Meet Norman, Our Therapy Dog
Spending time with animals produces marked improvements in humans, affecting the physical, mental, emotional and social aspects of their well-being.
Stress leads to an overproduction of stress hormones, and in-turn increased blood pressure, heart rate, and chance of heart attack and stroke. As you will see in the list, below, a visit with a therapy animal does much to reverse the effects of stress.
Visiting with an animal can reduce anxiety without the need for medication, or elicit positive reminiscing in clients with progressed dementia. Therapy animal teams frequently witness measurable improvements as well, for example in visiting with chemotherapy patients in order to lower their blood pressure to a level acceptable for treatment.
Here are just some of the healing effects of therapy animal visits:
- Decrease in stress and anxiety, including that from post-traumatic stress disorder (PTSD)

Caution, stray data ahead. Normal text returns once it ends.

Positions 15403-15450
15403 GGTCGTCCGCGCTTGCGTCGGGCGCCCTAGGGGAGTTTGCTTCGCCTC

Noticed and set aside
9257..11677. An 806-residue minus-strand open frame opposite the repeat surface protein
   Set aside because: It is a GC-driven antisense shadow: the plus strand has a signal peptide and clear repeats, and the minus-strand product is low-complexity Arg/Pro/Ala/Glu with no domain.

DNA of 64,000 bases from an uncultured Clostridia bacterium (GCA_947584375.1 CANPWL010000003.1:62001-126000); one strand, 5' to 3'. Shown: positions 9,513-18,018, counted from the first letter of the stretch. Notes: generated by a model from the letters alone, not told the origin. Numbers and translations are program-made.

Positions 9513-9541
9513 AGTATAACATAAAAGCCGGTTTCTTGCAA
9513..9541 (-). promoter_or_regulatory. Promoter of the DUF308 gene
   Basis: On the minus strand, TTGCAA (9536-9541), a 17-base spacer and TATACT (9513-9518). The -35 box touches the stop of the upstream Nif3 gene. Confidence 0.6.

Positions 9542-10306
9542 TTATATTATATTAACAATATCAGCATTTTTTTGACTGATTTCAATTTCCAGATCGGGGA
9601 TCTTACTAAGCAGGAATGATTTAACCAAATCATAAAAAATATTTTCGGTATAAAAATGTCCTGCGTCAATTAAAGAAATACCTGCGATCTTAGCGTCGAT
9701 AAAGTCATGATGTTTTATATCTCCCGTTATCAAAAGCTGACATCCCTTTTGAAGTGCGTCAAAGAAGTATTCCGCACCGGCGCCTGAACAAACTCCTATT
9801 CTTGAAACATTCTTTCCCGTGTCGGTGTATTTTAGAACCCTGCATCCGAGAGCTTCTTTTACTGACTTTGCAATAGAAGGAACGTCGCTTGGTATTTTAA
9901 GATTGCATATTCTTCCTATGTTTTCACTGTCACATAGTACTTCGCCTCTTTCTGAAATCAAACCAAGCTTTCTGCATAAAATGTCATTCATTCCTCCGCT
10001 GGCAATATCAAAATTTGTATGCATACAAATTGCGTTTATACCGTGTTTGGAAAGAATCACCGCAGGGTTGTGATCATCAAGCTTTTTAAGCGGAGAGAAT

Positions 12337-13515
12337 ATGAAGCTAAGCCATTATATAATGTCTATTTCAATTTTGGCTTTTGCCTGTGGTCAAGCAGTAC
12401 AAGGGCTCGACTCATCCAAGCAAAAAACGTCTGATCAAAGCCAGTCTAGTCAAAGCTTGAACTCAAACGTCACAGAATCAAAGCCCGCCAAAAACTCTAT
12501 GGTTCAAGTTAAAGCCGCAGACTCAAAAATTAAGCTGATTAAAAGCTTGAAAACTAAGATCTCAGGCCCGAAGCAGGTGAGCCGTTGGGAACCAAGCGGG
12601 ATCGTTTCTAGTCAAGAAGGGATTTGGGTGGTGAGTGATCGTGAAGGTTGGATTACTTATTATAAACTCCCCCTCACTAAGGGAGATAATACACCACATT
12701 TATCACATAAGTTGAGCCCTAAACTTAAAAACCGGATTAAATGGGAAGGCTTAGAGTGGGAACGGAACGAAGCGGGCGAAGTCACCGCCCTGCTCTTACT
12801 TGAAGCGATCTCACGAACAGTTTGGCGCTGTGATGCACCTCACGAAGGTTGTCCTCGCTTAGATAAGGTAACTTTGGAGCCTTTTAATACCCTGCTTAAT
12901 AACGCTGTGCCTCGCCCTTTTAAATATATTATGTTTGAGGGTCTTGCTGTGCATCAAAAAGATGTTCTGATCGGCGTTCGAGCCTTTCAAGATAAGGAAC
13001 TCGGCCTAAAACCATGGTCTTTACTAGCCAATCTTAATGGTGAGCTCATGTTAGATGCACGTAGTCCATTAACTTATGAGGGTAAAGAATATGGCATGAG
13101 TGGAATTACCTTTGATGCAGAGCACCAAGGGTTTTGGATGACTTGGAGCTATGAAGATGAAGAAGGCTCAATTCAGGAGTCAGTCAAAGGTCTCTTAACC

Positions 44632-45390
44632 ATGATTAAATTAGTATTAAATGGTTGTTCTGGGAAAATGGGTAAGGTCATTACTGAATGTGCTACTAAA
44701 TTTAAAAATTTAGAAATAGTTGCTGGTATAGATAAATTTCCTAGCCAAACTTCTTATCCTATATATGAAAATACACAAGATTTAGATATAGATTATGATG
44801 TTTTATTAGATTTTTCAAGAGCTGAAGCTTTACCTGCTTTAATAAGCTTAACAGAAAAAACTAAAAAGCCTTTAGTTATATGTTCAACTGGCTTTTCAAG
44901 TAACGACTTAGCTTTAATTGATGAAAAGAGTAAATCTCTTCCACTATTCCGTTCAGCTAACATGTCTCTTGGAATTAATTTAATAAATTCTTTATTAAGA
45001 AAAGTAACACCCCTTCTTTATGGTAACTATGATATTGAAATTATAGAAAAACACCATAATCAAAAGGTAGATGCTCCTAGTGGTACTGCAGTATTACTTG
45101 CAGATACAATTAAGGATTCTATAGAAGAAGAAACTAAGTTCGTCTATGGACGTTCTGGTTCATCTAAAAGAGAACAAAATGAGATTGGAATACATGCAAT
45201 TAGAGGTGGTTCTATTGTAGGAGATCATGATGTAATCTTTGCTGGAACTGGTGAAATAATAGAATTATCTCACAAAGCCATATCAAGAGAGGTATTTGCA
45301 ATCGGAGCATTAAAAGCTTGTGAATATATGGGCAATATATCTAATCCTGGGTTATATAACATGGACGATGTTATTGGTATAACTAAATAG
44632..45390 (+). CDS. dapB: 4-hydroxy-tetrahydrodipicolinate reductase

- Decrease in depression, loneliness and feelings of isolation
- Decrease in aggressive behaviors
- Increase in socialization with an outward focus, including opportunities for laughter and a sense of happiness and well-being
- Increase in mental stimulation, attention skills, and verbal interactions
- Increase in spirit, self-esteem, and feeling of acceptance, enabling a patient to further participate in mental and physical therapy, to be more involved in group activities, and to accept social and emotional support
- Decrease in blood pressure
- Decrease in heart rate
- Decrease in the stress hormone cortisol
- Increase in hormones associated with health and a feeling of well-being, including beta-endorphin, beta-phenylethylamine, dopamine, oxytocin, prolactin and serotonin
- Increase in level of fitness by providing stimulus for exercise, with improvement in activities in which they were limited
- Improvement in fine motor skills, standing balance, wheelchair and other physical skills
We will share pictures of Norman as he grows!